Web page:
Ad Spot

Other’s opinion: Suicide call centers’ opening is timely

The Free Press

First and foremost, you should know that feeling somewhat gloomy right now is perfectly understandable. The continuing pandemic, daily struggles and a long stretch of bitter cold weather can add up to a bit of mental health meltdown.

But also know that if the weight is getting too heavy and seems more like mayhem than minor meltdown, help is available. Luckily, that assistance is now faster and more focused on Minnesotans’ specific needs with the opening of four new suicide prevention call centers in the state.

The centers are part of a network belonging to the National Suicide Prevention Lifeline. Callers to the lifeline at 1-800-273-TALK (8255) are routed to a center near them based on their phone number so they can deal with a counselor in touch with local resources. Family and friends concerned about loved ones’ mental health also are encouraged to call the number.

As of last week, the state opened the new call centers to better serve Minnesotans. The new centers are a result of $1.2 million in funding allocated to the program by the 2019 state Legislature. The state hasn’t had a locally based National Suicide Prevention Lifeline call center since spring 2018, when it shut down because of lack of funding. It’s good timing that the program has returned.

Such assistance was in high demand before the pandemic slammed us. In Greater Minnesota where many farmers are struggling, the shortage of help was noticeable — and sometimes deadly. Farmers are among the most likely to die by suicide, compared with other occupations, according to a January 2020 study by the U.S. Centers for Disease Control and Prevention.

The COVID-19 pandemic has made the help even more important. Deacon Tim Dolan, of the New Um Diocese and a former Extension educator, has for years counseled farm families in distress. He told The Free Press last fall that in the first months of the pandemic, his services were sought out and he probably talked to three to five families a day.

For many people, the pandemic is exacerbating much of the previously existing stress and adding another layer on top of it. Mental health deserves our attention. The Lifeline is free, confidential and available 24/7. It is a first step to getting people the help they need.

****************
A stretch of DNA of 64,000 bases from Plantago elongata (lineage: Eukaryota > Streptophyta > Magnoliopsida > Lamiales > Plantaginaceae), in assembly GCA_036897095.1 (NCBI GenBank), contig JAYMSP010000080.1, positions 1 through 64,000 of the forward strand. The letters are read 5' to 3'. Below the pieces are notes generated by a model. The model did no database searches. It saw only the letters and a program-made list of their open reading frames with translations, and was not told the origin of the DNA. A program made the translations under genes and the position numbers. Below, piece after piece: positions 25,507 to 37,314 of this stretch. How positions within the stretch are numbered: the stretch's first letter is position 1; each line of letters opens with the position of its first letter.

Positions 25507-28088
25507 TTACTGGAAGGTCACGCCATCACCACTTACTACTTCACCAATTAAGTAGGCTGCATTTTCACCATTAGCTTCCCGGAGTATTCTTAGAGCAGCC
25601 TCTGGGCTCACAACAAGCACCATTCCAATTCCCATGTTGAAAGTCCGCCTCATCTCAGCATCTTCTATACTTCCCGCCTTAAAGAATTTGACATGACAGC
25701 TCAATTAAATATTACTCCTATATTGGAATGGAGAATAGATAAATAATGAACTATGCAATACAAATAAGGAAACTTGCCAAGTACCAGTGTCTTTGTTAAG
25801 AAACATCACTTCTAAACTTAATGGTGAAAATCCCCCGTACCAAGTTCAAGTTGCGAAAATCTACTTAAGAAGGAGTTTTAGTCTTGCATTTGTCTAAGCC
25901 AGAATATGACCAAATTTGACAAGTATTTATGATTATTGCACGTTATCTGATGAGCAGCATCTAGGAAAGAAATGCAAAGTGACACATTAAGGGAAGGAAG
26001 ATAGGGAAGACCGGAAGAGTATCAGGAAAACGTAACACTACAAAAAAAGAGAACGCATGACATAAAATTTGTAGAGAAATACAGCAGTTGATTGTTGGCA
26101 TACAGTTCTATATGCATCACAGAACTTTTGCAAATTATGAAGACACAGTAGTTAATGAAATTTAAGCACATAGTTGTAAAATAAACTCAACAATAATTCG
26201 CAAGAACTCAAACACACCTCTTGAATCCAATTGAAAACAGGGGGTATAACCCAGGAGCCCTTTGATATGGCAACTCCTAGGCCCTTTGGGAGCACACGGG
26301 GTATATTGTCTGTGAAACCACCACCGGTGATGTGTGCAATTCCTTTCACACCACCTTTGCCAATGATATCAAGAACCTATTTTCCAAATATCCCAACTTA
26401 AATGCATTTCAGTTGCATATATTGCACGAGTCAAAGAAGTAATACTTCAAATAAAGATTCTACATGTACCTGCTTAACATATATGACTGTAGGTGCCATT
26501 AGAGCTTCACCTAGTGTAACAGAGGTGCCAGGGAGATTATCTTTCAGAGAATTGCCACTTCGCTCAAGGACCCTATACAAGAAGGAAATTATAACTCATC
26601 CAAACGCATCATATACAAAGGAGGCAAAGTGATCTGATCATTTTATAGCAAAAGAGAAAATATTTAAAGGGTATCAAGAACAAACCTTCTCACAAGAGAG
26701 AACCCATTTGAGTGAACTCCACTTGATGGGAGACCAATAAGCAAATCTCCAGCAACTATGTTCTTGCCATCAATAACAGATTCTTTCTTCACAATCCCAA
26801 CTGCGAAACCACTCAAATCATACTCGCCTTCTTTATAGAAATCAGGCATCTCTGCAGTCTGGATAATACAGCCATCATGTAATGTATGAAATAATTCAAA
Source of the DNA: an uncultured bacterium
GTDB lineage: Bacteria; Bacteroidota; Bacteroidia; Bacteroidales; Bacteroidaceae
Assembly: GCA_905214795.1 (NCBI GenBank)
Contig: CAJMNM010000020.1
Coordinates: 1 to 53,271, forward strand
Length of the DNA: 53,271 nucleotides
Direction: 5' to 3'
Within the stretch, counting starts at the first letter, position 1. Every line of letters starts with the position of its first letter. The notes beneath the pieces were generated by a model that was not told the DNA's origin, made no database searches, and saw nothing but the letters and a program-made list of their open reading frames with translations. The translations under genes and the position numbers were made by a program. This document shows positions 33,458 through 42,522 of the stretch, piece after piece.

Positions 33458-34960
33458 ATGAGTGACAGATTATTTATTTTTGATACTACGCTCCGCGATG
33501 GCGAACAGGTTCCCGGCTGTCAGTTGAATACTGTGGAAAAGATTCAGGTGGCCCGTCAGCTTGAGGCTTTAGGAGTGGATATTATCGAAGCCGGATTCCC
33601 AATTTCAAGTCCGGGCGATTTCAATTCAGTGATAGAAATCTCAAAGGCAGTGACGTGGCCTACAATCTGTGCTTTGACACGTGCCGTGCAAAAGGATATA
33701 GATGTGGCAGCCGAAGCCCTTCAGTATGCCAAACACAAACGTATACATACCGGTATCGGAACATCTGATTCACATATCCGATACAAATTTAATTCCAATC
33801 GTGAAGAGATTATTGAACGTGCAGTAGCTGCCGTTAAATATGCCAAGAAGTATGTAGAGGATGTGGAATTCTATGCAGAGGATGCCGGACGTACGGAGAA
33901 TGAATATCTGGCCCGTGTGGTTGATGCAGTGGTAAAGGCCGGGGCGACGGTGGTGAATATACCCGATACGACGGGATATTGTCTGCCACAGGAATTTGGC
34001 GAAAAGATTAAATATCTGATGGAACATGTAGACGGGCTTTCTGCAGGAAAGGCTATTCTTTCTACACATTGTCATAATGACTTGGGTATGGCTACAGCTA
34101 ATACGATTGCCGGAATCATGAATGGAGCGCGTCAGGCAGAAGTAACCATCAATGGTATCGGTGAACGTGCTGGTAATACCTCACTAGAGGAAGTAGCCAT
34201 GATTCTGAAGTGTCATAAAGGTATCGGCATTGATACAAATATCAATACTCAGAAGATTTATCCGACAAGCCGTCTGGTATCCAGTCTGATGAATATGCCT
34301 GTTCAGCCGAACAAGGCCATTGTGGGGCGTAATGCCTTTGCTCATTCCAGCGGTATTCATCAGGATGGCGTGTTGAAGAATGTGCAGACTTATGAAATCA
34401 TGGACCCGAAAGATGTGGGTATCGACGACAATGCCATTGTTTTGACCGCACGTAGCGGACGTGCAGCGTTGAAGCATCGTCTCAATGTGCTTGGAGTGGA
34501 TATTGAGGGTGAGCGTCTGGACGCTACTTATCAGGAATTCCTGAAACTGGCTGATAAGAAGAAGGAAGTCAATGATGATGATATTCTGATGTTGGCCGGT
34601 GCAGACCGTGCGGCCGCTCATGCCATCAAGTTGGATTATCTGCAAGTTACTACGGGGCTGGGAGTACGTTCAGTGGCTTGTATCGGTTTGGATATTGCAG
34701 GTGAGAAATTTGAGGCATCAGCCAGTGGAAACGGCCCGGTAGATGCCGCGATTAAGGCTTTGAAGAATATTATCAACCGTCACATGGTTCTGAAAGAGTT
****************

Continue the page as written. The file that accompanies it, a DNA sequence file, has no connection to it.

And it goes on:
Education

Keeping students in the classroom

News

Ex-cop appeals murder conviction to Minnesota Supreme Court

News

Third US vaccine could raise question: Which shots are best?

Health

Cumulative Mower County COVID cases surpasses 4K

Mower County

MC Historical Society will hold its annual meeting virtually on March 18

Education

Helping get the word out

News

Biden surveys Texas weather damage, thanks emergency workers

News

Congress split on US strikes in Syria on Iran-backed militia

Crime, Courts & Emergencies

Predatory offender receives additional sexual assault charges

News

Front-line food plant workers up next for COVID-19 vaccine

News

Projected $1.6B surplus shoves aside deficit

Breaking News

Breaking News: Police investigating Austin woman’s death after finding “suspicious” injury

News

House to vote on virus bill; arbiter says wage hike a no-go

Business

Kramer Honored As Best-In-State Wealth Advisor by Forbes magazine

News

State to vaccinate 70% of seniors before expanding vaccine eligibility

Health Updates

Amid COVID-19 pandemic, flu has disappeared in the US

News

GOP rallies solidly against Democrats’ virus relief package

Mower County

AU: ‘Austin residents will be affected by increase in natural gas prices’

Local Government

Mower County awards $773K in business relief grants

Education

Mower County CEO Program drive-in fundraiser to be held this weekend

News

February spike expected in Minnesotans’ home heating bills

Agriculture

FFA Spotlight: Ag world celebrates National FFA Week

Mower County

The American Legion helps get National Personnel Records Center to reopen

Mower County

In Your Community: Nachos for Animals